By Greg Morsbach
A soundtrack to accompany the global economic downturn has become an cult hit on the internet video sharing website, YouTube.
The tune has received hundreds of thousands of hits since it was posted almost a week ago.
Johannes Kreidler generated the unusual melodies by closely following global shares and stock market indexes.
He then fed the data from indices such as the Nikkei through the Microsoft Music programme, SongSmith.
Speaking from his home in Germany, the 29-year-old experimental musician told the BBC World Service that SongSmith had provided the composition tool, but the markets had done the rest.
"I took these graphs and marked a series of points following the edges. I then turned these points into pitches," he explained.
"I arranged the resulting music with different styles of easy listening music for example with a samba or a foxtrot."
"As far as I know I am the first person to turn data from volatile markets into music."
The end result is a truly originally interpretation of the dismal performance of the Dow Jones, the Nikkei, the Dax and the Nasdaq as well as a series of company shares that have made the headlines such as Lehman Brothers and Bank of America.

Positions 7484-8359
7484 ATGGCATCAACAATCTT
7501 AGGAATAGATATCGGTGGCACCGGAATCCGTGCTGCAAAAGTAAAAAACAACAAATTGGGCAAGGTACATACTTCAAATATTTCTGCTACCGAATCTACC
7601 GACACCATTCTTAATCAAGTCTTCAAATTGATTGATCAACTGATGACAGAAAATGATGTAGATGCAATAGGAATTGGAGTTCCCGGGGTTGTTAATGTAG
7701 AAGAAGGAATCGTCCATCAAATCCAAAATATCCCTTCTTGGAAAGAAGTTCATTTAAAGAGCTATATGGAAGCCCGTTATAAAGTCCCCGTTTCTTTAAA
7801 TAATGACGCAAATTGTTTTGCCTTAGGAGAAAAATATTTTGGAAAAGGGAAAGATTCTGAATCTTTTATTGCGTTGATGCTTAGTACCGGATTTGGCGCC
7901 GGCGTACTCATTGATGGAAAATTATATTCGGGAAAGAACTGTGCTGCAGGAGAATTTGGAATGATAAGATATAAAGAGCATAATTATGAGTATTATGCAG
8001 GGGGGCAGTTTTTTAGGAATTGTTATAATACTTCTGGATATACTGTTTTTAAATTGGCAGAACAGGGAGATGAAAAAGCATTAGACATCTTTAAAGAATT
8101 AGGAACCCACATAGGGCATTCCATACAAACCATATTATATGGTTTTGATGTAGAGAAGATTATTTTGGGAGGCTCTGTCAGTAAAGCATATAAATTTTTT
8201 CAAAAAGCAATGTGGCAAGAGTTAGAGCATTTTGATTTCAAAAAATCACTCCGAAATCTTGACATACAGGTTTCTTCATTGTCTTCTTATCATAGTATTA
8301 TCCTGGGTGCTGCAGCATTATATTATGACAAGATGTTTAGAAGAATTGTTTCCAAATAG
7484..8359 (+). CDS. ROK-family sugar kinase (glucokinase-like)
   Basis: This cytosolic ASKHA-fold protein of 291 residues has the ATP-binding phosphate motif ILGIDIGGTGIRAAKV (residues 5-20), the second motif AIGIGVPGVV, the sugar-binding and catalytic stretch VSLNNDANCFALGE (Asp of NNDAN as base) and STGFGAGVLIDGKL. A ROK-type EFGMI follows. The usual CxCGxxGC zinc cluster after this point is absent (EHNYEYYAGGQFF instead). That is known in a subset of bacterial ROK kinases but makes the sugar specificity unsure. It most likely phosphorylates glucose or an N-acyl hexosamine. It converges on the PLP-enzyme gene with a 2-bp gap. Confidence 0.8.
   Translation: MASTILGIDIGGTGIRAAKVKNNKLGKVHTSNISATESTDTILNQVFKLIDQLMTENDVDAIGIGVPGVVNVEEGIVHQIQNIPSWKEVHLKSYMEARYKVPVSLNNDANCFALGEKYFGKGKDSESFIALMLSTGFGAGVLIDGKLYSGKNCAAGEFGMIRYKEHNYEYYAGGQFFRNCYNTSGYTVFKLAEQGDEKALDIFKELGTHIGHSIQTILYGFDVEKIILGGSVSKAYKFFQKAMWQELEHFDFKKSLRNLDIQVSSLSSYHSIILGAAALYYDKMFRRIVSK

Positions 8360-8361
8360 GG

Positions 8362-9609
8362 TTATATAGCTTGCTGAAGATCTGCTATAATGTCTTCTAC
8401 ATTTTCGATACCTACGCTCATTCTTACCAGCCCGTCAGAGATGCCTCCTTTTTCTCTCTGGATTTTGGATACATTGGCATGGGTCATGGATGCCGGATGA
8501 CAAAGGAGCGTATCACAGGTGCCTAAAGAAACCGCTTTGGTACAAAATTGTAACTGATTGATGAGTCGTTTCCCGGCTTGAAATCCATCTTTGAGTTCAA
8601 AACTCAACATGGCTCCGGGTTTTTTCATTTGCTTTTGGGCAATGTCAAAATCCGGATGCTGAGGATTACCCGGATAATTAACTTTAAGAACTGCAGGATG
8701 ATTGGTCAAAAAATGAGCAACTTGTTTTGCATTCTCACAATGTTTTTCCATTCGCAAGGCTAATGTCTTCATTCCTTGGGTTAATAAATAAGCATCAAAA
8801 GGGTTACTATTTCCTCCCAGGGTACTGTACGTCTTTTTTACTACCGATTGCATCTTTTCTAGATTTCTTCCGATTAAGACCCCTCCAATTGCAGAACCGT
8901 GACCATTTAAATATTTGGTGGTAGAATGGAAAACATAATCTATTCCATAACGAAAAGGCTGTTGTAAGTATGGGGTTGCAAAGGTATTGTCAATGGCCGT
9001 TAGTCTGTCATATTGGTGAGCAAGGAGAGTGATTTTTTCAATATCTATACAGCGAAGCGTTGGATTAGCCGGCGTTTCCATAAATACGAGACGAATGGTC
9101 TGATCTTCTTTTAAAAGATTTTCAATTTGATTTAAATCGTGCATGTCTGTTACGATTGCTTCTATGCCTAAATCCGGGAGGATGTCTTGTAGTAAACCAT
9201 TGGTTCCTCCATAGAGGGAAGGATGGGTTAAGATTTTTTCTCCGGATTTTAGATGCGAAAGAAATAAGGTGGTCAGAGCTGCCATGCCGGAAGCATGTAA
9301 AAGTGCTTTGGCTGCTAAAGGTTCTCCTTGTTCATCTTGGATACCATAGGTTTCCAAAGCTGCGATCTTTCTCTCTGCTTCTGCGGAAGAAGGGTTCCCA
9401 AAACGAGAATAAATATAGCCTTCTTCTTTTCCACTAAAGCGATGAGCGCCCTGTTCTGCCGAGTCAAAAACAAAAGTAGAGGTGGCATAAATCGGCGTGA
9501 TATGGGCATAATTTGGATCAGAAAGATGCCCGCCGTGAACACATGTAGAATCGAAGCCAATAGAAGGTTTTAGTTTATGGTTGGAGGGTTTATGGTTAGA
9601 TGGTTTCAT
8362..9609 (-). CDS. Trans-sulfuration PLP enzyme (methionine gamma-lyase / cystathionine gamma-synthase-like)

By using SongSmith, which has developed a following for its upbeat elevator style music, the Berlin-based artist has created something that could be interpreted as making light of the serious global financial situation.
However, Mr Kreidler said he wanted to use a subtle form of satire and irony to get his message across.
"I just wanted to provoke a reaction from people by portraying the current financial situation in these musical terms," he said.
"I end my YouTube video by thanking those who gave us this soundtrack, such the politicians and the managers of Lehman Brothers."
He said that he had also been the victim of the economic downturn after a German broadcaster cancelled his radio play due to a lack of funds.
The avant-garde sound artist said he was now working on a project to highlight his concerns over attempts by governments to eavesdrop on people's e-mails.